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Growing Mango trees in Southern California

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if you are in the valley there is a great nursery in granada hills.
he will tell you what will or won't grow in our area


--- Quote from: John B on June 14, 2021, 02:29:01 PM ---Sapote, are any of those trees roots messing with your pavers?

--- End quote ---

My biggest tree is around 3 to 4" trunk near ground, so it is still not old, but not a sight of big surface root. The big main root is going down, not sideway as Sapote, orange or avocado. I don't think we need to worry about mango messing pavers.


--- Quote from: sapote on June 13, 2021, 03:58:54 PM ---Here is my FL rootstock Maha in ground more than 6 years. I already planted a seedling next to it and will graft with Maha and then dig up the mother tree and trash it.

--- End quote ---

and here is my favorite taste Imam-Pasand (Indian) mango graft from FL. This is the worst case and it looks more like tomato vine than a proud mango king of fruits, in ground for 7 year if you can believe it. Of course I had planted a seedling next to the drooping King to take over in a few years. So don't make the same mistake.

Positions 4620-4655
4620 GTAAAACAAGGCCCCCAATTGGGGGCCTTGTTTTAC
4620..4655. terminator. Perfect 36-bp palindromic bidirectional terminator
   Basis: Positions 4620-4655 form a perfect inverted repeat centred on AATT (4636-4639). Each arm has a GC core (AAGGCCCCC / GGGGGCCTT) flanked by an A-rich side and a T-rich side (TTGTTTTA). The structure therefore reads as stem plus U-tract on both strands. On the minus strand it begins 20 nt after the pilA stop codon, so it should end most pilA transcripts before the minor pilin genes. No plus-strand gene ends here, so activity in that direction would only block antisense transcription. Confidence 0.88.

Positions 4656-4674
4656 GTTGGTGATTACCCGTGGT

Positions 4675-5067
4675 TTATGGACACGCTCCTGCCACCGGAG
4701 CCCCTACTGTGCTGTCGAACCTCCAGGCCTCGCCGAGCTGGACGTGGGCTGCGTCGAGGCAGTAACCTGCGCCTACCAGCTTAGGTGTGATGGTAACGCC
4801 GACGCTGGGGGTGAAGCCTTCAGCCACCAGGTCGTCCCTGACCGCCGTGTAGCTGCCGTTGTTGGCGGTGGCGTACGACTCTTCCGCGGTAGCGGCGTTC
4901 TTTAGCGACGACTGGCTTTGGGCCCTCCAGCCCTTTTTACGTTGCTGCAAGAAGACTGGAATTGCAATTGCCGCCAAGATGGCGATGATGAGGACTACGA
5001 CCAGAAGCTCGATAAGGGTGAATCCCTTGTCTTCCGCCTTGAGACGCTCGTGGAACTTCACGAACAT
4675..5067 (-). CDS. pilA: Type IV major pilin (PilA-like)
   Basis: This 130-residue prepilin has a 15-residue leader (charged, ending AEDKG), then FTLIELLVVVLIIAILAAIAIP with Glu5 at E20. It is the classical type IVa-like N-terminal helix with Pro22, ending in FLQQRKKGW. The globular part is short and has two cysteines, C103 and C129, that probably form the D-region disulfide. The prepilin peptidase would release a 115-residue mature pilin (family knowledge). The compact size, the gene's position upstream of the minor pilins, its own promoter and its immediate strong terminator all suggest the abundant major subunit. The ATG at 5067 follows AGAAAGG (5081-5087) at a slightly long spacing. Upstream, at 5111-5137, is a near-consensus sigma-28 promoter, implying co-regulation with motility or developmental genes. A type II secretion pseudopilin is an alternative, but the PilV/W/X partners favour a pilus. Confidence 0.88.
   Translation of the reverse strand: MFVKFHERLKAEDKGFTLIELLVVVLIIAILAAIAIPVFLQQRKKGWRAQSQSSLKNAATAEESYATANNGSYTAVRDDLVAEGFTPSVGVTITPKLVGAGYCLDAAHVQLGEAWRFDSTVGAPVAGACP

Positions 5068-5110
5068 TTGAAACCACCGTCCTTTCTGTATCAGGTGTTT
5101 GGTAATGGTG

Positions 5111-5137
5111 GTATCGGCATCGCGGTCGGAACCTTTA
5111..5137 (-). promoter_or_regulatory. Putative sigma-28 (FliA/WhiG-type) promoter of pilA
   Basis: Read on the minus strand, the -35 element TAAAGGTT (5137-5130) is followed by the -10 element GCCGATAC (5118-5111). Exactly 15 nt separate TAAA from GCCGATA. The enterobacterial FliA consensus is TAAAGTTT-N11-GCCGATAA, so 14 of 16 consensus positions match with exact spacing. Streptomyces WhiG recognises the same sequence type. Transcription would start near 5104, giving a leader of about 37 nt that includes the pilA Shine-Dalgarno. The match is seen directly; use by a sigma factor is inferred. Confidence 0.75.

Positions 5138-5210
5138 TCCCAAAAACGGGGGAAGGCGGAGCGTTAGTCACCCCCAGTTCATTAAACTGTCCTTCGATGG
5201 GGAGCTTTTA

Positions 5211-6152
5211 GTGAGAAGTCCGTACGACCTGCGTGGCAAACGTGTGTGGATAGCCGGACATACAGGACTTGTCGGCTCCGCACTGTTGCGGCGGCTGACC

Johnny Eat Fruit:
Holy cow, what a shame 7 years and this is what you have with your mango tree. In Burbank, you have much more heat than I in Huntington Beach but my oldest mango Trees (5years) have a much stronger and robust lower rootstock with relatively healthy growth (at least by California standards).  Here are the four golden rules I came up with over time if you want to have success in SoCal growing mango trees.

1.  Grow in sandy soil. Mango trees do poorly long-term in heavier clay-type soils. The smaller feeder roots need to spread out laterally and this is more challenging in heavier soils found in many parts of SoCal.

2.  Do not use Florida Turpentine rootstock in California if possible. Mango seedling trees work best (for later grafting) but not all seedling trees are vigorous growers. Out of 10 seedlings trees, 3-4 will be excellent for rootstock. I use Ataulfo Seeds from Mexican yellow mangos I buy at the store. Germinate 10 seeds and after 1-2 years plant the top 3-4 growers. You can also get Poly seeds from Florida and do the same thing as both methods should work well.

3.  When Grafting scions to the mango lower rootstock select faster and more vigorous varieties that do best in our marginal climate. Cac, Seacrest, Peach Cobbler, Lemon Zest, Guava, 0-15, and Buttercream are some examples of fast growers at my location. Sweet Tart, Val-Carrie, Mallika, Nam Doc Mai, and Angie are examples of moderately vigorous varieties that seem to do well at my location but they grow slower than the first group in general.

4.  Plant your mango trees South facing with full sun and no blockage from other trees or man-made obstacles. Maximum heat and Sun are some of the keys to long-term success.  Roots need space and oxygen for healthy growth. Avoid planting mango trees near cement or bricks that block nutrient intake from above.

Good Luck



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